Hi Dan. Your recipe's are amazing. Everyone so far has been spot on. And I like the way you encourage us to "adjust as necessary". But in the Dhansak recipe you mention adding pineapple juice twice; once a 60 ml dose, and later a 100ml slug? Is this right? PS, I'm getting your "Bible" for my birthday. (If availble! It's not at Amazon) Is there a problem with it? All the best, Rob

Dan Toombs

Tuesday 15th of February 2022

Hi Rob Thank you for noticing the mistake with the pineapple juice. The 60ml should not be there - just the 100ml added with the pineapple pieces, I have amended the recipe. Unfortunately my book is out of stock everywhere at the moment as it sold out over Christmas. New stocks are arriving by mid March after a couple of delays caused by Covid related shipping problems. I do have a few books here, I could sign one and send it to you but the cost would be £25 to include UK shipping. If you would like one please write to my wife [email protected] and she will handle. Dan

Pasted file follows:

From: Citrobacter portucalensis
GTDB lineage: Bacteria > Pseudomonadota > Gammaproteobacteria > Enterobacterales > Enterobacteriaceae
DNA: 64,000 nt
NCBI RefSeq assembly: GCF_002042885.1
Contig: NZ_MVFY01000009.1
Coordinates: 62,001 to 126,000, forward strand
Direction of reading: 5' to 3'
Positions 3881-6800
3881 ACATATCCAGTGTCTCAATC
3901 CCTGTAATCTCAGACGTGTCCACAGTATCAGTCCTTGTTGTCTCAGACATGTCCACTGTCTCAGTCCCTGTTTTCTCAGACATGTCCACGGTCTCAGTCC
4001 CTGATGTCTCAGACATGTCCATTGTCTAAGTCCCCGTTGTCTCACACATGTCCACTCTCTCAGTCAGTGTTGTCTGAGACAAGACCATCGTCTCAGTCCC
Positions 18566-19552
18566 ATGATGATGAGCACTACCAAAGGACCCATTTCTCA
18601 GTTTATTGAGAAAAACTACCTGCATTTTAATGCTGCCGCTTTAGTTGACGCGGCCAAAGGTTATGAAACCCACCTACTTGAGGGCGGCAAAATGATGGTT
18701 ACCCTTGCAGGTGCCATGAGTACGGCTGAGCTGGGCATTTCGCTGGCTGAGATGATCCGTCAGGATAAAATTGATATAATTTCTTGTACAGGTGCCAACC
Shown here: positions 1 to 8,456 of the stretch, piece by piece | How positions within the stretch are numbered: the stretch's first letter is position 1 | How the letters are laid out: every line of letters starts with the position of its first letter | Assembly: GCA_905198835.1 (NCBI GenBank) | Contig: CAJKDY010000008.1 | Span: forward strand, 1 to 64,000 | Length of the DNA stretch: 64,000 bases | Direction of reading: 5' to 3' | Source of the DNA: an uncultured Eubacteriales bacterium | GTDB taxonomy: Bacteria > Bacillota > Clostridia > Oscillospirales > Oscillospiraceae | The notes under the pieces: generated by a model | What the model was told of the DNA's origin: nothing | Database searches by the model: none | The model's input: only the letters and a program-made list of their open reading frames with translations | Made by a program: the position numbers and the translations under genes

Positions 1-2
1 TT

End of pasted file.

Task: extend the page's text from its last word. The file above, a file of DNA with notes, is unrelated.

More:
Sunday 21st of November 2021

Hi Dan, your chicken dhansak says “yield: 4” at the top above the title, but at the bottom, just above the calorie count, it says “yield: 2, serving size: 1”. Which is correct? Thanks!!

Dan Toombs

Monday 22nd of November 2021

It just serves 2 - sorry for the confusion. You can double it easily. Thanks very much. Dan

Peter Levene

Wednesday 19th of May 2021

Hi Dan, really enjoying your recipes, but unclear about one thing that features in all of them - 'tomato puree'. What is this? The only tomato puree I know is a thick paste either in a jar or a tube. Do you water this down or do you use a tin of smashed up chopped tomatoes or passata?

Dan Toombs

Thursday 20th of May 2021

I use passata that is widely available in all supermarkets and I add a tiny bit of water to thin it out. I am glad you are enjoying my recipes and hope this helps. Thanks very much Dan

Russell Barnes

Tuesday 11th of May 2021

When you say 90g of Red Lentils - is this 90g cooked weight or 90g raw weight?

Dan Toombs

Tuesday 11th of May 2021

This is the cooked weigh but add more or less to taste. Thanks Dan